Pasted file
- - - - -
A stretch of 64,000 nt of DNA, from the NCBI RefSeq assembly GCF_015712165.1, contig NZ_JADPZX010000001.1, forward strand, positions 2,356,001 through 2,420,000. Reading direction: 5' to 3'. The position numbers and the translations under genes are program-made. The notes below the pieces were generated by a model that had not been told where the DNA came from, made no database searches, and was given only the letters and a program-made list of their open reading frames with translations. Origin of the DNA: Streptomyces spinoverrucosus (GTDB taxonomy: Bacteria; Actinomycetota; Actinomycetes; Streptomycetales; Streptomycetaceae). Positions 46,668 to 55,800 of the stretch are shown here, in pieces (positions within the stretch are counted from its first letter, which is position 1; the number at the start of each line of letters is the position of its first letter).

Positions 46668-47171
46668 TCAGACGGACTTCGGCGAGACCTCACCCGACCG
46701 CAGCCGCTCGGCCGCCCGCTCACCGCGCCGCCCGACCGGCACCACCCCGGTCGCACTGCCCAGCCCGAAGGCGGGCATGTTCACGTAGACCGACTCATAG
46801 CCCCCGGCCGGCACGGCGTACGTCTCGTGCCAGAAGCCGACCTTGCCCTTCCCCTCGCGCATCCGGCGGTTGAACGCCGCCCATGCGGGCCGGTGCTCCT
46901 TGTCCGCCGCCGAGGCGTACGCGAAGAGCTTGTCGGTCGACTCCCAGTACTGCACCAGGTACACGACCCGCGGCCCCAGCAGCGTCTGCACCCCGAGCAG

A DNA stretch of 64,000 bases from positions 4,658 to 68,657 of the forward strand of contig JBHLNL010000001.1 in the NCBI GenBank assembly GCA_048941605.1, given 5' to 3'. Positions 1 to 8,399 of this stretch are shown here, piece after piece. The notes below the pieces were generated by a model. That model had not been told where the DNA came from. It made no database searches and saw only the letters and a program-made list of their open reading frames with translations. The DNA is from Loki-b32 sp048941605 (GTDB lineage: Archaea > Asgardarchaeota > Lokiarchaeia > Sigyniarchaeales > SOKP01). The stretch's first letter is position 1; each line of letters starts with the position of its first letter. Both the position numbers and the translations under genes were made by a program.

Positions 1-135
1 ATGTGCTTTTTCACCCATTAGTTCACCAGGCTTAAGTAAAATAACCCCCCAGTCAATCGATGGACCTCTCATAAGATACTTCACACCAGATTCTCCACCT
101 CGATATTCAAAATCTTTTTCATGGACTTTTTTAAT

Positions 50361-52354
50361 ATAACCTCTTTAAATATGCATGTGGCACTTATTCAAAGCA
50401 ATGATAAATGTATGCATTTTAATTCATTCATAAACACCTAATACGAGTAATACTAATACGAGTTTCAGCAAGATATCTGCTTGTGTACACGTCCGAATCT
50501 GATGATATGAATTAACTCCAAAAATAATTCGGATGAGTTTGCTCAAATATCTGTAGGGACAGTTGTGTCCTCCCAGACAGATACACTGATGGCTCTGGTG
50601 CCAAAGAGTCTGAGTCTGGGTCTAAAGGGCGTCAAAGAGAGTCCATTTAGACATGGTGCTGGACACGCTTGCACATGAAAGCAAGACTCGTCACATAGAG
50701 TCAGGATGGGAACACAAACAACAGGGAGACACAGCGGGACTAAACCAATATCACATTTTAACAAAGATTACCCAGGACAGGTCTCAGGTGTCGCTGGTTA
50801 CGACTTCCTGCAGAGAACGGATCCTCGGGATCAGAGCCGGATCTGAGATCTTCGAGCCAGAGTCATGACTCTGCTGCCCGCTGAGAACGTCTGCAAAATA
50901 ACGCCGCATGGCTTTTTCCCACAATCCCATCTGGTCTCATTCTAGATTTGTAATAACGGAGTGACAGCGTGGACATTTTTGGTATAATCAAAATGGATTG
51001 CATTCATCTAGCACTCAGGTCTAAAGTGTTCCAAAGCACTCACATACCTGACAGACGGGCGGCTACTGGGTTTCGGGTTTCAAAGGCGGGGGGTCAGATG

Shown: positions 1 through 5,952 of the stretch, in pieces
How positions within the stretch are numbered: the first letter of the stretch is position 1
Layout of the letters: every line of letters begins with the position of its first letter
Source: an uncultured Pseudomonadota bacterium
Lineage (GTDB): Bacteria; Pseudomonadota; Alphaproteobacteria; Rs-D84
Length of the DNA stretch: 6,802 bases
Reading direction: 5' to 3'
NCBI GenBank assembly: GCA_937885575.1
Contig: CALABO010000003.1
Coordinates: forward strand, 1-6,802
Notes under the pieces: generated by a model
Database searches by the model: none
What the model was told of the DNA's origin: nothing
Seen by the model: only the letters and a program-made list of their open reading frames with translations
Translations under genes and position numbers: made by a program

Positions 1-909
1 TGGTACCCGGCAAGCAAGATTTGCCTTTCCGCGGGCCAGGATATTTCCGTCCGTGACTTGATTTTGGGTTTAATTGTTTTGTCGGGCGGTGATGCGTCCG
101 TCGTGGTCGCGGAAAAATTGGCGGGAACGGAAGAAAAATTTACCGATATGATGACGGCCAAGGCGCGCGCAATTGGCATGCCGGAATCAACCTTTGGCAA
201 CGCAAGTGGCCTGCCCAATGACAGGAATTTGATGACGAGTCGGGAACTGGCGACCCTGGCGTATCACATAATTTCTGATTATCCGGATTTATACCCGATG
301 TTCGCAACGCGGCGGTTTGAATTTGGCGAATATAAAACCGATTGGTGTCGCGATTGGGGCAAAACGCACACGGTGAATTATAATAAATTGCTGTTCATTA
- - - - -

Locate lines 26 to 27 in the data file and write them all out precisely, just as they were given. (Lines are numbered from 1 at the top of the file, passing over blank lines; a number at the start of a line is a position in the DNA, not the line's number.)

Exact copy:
Reading direction: 5' to 3'
NCBI GenBank assembly: GCA_937885575.1